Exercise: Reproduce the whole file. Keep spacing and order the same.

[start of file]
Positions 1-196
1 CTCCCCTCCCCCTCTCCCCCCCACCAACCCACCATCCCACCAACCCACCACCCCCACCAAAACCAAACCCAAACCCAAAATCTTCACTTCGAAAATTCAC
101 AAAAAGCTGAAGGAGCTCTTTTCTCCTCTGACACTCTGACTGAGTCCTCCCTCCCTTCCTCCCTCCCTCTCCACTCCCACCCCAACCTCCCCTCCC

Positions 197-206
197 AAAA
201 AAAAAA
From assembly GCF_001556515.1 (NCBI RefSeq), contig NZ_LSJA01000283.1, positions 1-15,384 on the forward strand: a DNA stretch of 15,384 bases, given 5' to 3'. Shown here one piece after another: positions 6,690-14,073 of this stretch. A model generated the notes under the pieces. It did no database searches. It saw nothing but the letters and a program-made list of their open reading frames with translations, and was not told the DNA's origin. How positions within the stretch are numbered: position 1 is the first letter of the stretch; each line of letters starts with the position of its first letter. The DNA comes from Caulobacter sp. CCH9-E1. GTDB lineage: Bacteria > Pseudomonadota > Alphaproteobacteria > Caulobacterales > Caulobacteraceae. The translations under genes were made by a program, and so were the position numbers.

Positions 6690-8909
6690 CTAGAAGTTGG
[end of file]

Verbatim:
Positions 1-196
1 CTCCCCTCCCCCTCTCCCCCCCACCAACCCACCATCCCACCAACCCACCACCCCCACCAAAACCAAACCCAAACCCAAAATCTTCACTTCGAAAATTCAC
101 AAAAAGCTGAAGGAGCTCTTTTCTCCTCTGACACTCTGACTGAGTCCTCCCTCCCTTCCTCCCTCCCTCTCCACTCCCACCCCAACCTCCCCTCCC

Positions 197-206
197 AAAA
201 AAAAAA
From assembly GCF_001556515.1 (NCBI RefSeq), contig NZ_LSJA01000283.1, positions 1-15,384 on the forward strand: a DNA stretch of 15,384 bases, given 5' to 3'. Shown here one piece after another: positions 6,690-14,073 of this stretch. A model generated the notes under the pieces. It did no database searches. It saw nothing but the letters and a program-made list of their open reading frames with translations, and was not told the DNA's origin. How positions within the stretch are numbered: position 1 is the first letter of the stretch; each line of letters starts with the position of its first letter. The DNA comes from Caulobacter sp. CCH9-E1. GTDB lineage: Bacteria > Pseudomonadota > Alphaproteobacteria > Caulobacterales > Caulobacteraceae. The translations under genes were made by a program, and so were the position numbers.

Positions 6690-8909
6690 CTAGAAGTTGG